Bringing back our defensive sack review series after a bye week hiatus, we’ll fire up the tape today and look at the Pittsburgh Steelers two sacks of Russell Wilson on Sunday.
1. Five man-pressure vs. five man protection, with Ryan Shazier lined up off-screen as the slot defender rolled up against Jermaine Kearse. At the snap outside linebacker Bud Dupree drops into coverage, and the Steelers overload blitz the left side of Seattle’s offensive line.
Lot happening here, so I’ll go one player at a time. You can see Shazier coming like a bat out of hell on the left side of your screen, while Jarvis Jones does a great job showing off some bend and ripping underneath Russell Okung’s punch. Cam Heyward crashes inside to the center to allow Lawrence Timmons to loop through the A-gap on the stunt.
You can see Okung doubling over as he fails to cut off the edge rush of Jones, you can see left guard Justin Britt late to recognize Timmons’ blitz, and you can see center Frank Lewis getting knocked backwards by Heyward’s power after missing with his punch. Not the best look for the Seattle offensive line.
Heyward just dominates Lewis, leveraging the center’s punch above his head as you can see in the above image. Britt gets a slight shove in on Timmons, but only enough to slow the linebacker a tad as he bursts into the pocket behind Heyward. Jones continues to rip the edge brilliantly against Okung.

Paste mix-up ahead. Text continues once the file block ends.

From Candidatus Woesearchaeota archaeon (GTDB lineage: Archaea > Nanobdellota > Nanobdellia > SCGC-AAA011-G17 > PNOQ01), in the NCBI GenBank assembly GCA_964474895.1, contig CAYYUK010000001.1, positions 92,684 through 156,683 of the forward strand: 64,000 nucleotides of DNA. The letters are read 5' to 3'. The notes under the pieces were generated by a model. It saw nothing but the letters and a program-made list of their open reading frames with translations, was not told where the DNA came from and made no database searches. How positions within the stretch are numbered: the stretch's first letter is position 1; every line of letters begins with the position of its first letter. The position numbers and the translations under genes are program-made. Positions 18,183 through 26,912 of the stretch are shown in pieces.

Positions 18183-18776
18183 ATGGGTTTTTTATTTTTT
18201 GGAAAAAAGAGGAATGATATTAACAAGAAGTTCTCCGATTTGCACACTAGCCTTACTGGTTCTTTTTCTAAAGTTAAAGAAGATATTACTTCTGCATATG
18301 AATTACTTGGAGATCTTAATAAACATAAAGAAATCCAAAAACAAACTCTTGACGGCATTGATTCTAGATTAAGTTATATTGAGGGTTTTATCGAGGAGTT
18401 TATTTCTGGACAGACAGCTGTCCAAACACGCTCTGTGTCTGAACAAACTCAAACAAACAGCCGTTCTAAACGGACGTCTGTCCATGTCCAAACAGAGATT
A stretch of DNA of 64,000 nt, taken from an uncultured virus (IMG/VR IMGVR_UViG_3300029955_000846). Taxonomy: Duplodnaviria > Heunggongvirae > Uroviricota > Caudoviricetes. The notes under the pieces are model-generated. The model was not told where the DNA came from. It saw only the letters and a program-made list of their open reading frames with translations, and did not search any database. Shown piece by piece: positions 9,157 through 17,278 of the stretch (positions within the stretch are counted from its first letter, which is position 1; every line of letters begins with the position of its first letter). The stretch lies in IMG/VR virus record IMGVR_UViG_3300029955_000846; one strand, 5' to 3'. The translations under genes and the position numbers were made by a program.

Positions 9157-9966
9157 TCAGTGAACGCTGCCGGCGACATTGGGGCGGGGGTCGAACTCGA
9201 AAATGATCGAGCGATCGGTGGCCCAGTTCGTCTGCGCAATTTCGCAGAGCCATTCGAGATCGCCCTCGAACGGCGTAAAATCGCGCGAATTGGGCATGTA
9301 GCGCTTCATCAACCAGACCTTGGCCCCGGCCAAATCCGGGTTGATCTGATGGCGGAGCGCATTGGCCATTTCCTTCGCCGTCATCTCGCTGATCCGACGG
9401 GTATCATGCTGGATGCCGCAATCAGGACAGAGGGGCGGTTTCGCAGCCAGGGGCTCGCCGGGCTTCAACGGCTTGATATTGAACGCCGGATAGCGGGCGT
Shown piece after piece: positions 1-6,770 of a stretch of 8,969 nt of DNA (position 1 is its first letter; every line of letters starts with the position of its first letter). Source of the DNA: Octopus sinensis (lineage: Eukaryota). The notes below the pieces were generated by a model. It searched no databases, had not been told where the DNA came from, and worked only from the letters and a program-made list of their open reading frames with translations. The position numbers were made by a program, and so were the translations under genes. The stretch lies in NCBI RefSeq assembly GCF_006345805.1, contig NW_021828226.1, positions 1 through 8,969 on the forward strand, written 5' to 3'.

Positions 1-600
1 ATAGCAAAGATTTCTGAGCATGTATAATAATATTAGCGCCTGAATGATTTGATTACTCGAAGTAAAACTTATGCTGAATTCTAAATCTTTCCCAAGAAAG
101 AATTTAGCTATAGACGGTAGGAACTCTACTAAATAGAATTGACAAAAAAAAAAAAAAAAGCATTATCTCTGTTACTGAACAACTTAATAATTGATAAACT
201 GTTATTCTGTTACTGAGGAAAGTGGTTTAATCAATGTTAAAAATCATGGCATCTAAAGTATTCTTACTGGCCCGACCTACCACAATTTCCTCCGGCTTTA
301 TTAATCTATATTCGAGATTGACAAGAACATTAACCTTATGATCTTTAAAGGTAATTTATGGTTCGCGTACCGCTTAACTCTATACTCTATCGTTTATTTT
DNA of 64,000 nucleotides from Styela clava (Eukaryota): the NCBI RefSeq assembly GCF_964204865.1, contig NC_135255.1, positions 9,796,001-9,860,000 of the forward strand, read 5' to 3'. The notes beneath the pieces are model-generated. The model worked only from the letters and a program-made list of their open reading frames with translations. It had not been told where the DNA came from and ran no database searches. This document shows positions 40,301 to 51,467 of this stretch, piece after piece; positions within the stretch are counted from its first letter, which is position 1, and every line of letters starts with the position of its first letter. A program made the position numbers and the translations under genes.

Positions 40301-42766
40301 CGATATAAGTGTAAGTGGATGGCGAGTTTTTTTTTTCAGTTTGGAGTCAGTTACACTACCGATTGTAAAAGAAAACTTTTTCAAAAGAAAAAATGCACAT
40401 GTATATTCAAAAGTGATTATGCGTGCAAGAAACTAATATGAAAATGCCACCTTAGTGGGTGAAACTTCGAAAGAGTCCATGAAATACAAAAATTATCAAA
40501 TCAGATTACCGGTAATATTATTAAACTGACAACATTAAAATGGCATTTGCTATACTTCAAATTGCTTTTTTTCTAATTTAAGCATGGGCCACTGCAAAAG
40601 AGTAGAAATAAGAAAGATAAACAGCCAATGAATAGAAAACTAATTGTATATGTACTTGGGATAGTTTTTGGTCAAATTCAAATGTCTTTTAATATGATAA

Heyward gets home first, which is straight up ridiculous considering his role was primarily to open up a gap for Timmons and/or Shazier to exploit. The inside linebacker duo isn’t far behind Heyward in getting to Wilson, while Jones finishes off Okung and gets in on the action as well
This sack certainly showed the poor pass protection tendencies of Seattle, but you have to be impressed with how Pittsburgh is getting to the quarterback. Great scheme to test Britt and Lewis’ limited amount of time together as linemates, and outstanding individual efforts to beat blocks and get to Wilson quickly. If just one of these rushers wins, Wilson’s escape becomes more probable, but by each player defeating a block and combining for the pressure, the result is a meet-you-at-the-quarterback sack for Pittsburgh.
2. The next sack is pretty boring, but we’ll discuss it anyway. Four-man rush against a five-man protection. James Harrison rips the edge on Okung, flushing Wilson from the pocket.
Check out Harrison’s frame in this image. See how his shoulder are still square to the end zone, even as he is moving toward a target (Wilson) that is diagonal to him? Textbook form, refusing to give Okung a large target to land his punch by keeping his chest facing upfield. As a result, Okung slides down Harrison’s frame and gets doubled over again, forcing the left tackle to hold the veteran edge rusher in order to stop him.
You can clearly see Okung with a textbook hold on Harrison directly in front of the official, the only thing that keeps the Steelers defender from getting home and finishing this sack. However no flag is thrown, and Wilson escapes the pocket to eventually slide to the ground a yard shy of the line of scrimmage as William Gay runs up from his spot in coverage to bump him down.
Big missed call by the officials after a great rush by Harrison, but Wilson should probably throw this ball away rather than take a yard loss. Gay gets credit for the sack, his first of the season and Pittsburgh’s 30th as a team.
There were two other sacks that Wilson craftily evaded, one by Harrison and the other by Dupree. Pittsburgh got pressure on the quarterback for most of the day, but Wilson was excellent under fire, either escaping or releasing the ball quickly. The pass rush really needed the secondary and the coverage schemes to have their back more often than they did on Sunday, as Wilson is a hard quarterback to rattle once he gets comfortable.